|This shows temperature departures from average for the first 23 days of
March 2012. |
The brown shadings show where temperatures have been most above average.
Wednesday, March 21, both Marquette, Mich., (81 degrees) and Sault Ste. Marie, Mich., (83 degrees) shattered their previous March record highs. In Marquette, it was their earliest-in-season 80+ degree day on record, breaking the old record by 22 days! Despite a shorter period of record in Marquette (records since 1961), that's still an amazing feat. Thursday, March 22, Detroit, Mich., reached 86 degrees, setting an all-time record high for the month of March. The previous record was set just the day before. Prior to this March 2012 warm spell, the record was 84 degrees set in late March of 1945. If that wasn't enough, their 10-day streak with highs at least in the 70s was their longest such streak so early in the season, topping the previous record by over a month! Plotted on the interactive map here are the many records set for various cities in this mild March. Zoom in on the map and click on the red locator icons to view the record-breaking information for each location. You will find many cities that have set records for the warmest temperatures so early in the season, monthly records or longest streaks of warm weather so early in the season. [Above] is a map of temperature departures from average for the first three weeks of March. Notice the massive swath of much warmer than average air from the Rockies east (brown, red, orange shadings). Many spots are 10 to 15 degrees above average for the month so far! Chicago, Detroit and Indianapolis are all currently seeing their warmest March on record with only a handful of days to go in the month. Records date back to the 1870s in all of these cities. - MSNBC.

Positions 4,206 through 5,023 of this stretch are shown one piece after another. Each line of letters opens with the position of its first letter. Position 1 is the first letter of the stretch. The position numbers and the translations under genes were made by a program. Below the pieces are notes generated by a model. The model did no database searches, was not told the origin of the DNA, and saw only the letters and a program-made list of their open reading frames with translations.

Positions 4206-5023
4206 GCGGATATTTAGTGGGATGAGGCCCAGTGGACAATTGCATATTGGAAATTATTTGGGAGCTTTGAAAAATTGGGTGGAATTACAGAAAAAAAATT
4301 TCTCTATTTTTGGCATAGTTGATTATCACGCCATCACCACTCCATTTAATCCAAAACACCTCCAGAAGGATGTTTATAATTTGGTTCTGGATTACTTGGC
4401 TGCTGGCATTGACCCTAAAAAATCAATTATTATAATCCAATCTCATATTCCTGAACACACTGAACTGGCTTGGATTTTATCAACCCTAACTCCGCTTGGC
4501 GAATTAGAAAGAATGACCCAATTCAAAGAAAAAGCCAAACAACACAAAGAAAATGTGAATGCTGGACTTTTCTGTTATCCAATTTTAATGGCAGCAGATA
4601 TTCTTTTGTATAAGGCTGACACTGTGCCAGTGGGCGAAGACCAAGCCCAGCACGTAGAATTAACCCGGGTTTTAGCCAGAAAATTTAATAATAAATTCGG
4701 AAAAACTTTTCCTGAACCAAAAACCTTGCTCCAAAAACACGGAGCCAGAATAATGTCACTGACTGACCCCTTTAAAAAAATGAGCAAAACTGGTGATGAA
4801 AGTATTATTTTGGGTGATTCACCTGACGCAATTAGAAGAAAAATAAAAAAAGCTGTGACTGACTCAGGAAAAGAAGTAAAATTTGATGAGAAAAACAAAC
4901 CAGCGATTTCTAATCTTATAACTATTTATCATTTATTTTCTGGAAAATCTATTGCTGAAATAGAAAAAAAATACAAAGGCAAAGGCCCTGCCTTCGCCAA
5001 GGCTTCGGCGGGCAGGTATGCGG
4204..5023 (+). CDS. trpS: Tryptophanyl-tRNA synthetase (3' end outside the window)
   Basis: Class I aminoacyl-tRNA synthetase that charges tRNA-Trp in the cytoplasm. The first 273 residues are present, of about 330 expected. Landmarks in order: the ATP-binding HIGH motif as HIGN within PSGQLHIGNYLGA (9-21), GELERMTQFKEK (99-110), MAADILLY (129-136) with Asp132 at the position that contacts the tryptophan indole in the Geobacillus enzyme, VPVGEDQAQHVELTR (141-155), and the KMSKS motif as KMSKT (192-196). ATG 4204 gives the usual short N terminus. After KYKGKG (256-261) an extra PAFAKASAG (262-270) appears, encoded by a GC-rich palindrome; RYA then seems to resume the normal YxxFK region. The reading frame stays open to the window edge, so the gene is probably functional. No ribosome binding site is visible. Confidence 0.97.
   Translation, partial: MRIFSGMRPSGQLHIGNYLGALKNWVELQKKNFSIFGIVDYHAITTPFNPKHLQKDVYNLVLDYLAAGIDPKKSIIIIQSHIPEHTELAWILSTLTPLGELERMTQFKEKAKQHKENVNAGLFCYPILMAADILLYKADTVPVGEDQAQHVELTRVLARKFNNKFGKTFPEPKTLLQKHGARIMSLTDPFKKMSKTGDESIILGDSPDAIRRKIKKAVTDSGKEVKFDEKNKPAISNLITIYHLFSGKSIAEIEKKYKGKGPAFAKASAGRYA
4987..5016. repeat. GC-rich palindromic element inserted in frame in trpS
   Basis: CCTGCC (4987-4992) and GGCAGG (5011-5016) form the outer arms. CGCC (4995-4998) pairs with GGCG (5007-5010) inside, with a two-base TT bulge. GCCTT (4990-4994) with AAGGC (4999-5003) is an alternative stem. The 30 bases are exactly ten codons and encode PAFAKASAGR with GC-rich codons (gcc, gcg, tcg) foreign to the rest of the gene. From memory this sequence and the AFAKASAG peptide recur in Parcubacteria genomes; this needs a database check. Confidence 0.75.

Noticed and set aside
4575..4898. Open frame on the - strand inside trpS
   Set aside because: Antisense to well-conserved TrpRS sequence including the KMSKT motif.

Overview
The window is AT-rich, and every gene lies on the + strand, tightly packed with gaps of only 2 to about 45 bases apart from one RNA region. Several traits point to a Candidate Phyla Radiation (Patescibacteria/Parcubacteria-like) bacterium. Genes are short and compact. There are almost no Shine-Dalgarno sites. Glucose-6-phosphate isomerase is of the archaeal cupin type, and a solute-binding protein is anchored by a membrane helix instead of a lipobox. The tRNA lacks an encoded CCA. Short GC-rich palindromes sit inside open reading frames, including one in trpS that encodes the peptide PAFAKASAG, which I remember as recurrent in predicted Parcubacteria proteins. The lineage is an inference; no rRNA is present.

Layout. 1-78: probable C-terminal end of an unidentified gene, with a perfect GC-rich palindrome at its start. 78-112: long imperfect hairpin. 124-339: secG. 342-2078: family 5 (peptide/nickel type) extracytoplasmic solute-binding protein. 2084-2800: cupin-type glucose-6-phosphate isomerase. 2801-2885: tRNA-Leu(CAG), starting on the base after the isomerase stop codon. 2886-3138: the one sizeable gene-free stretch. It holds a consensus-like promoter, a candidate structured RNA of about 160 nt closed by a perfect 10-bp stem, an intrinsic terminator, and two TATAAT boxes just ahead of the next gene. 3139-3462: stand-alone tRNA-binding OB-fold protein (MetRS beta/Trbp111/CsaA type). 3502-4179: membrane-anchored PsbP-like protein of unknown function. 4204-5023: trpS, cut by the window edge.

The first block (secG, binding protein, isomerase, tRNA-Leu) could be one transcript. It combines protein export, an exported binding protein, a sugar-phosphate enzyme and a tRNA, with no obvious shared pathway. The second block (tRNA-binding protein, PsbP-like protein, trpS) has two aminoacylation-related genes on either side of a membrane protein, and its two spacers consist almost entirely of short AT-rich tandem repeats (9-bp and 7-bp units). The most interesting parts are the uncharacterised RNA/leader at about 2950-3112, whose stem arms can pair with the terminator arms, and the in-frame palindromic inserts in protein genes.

|The exhalations were accompanied by water vapor, gas and a low amplitude spasmodic tremor.|
The body of the Ministry of the Interior (Interior Ministry) explained that on Saturday the most important issues of the colossus of Puebla occurred at 22:29, 23:21 and 23:56 hours on Sunday while they were at 5:14, 5:41 and 8:32 hours. In a statement, adding that Cenapred at 08:42 hours, an earthquake of low magnitude volcanotectónico and 96 minutes of spasmodic tremor segments, while the other parameters remain unchanged monitoring important. He said that on Saturday night showed intense incandescence in the crater of the volcano and at the time of this report the view to that point is partly due to cloud cover over the area.
The light of volcanic alert remains at phase two and yellow prevails likely moderate exhalations, some with ash emissions, sporadic bursts of low to moderate probability of emission of incandescent fragments short and mild glow of the volcano in the crater. The Cenapred recommended maintaining the safety radius of 12 kilometers, so staying in that area is not allowed, and called for maintaining the controlled traffic between Santiago and San Pedro Nexapa Xalitzintla via Paso de Cortes. He also urged the Civil Protection authorities maintain preventive procedures, according to their operational plans, and suggested the public be aware of the official information is disseminated. - Cronica [Translated].
The 10-year period was also marked by extreme levels of rain or snowfall, leading to significant flooding on all continents, while droughts affected parts of East Africa and North America. “The decade 2001-2010 was the warmest since records began in 1850, with global land and sea surface temperatures estimated at 0.46 degrees Celsius above the long term average of 14.0 degrees Celsius (57.2 degrees Fahrenheit),” said the World Meteorological Organization. Nine of the 10 years also counted among the 10 warmest on record, it added, noting that “climate change accelerated” during the first decade of the 21st century. The trend continued in 2011, which was the warmest year on record despite La Nina—a weather pattern which has a cooling effect. The average temperature in 2011 was 0.40 degrees Celsius above the long term average, said the WMO.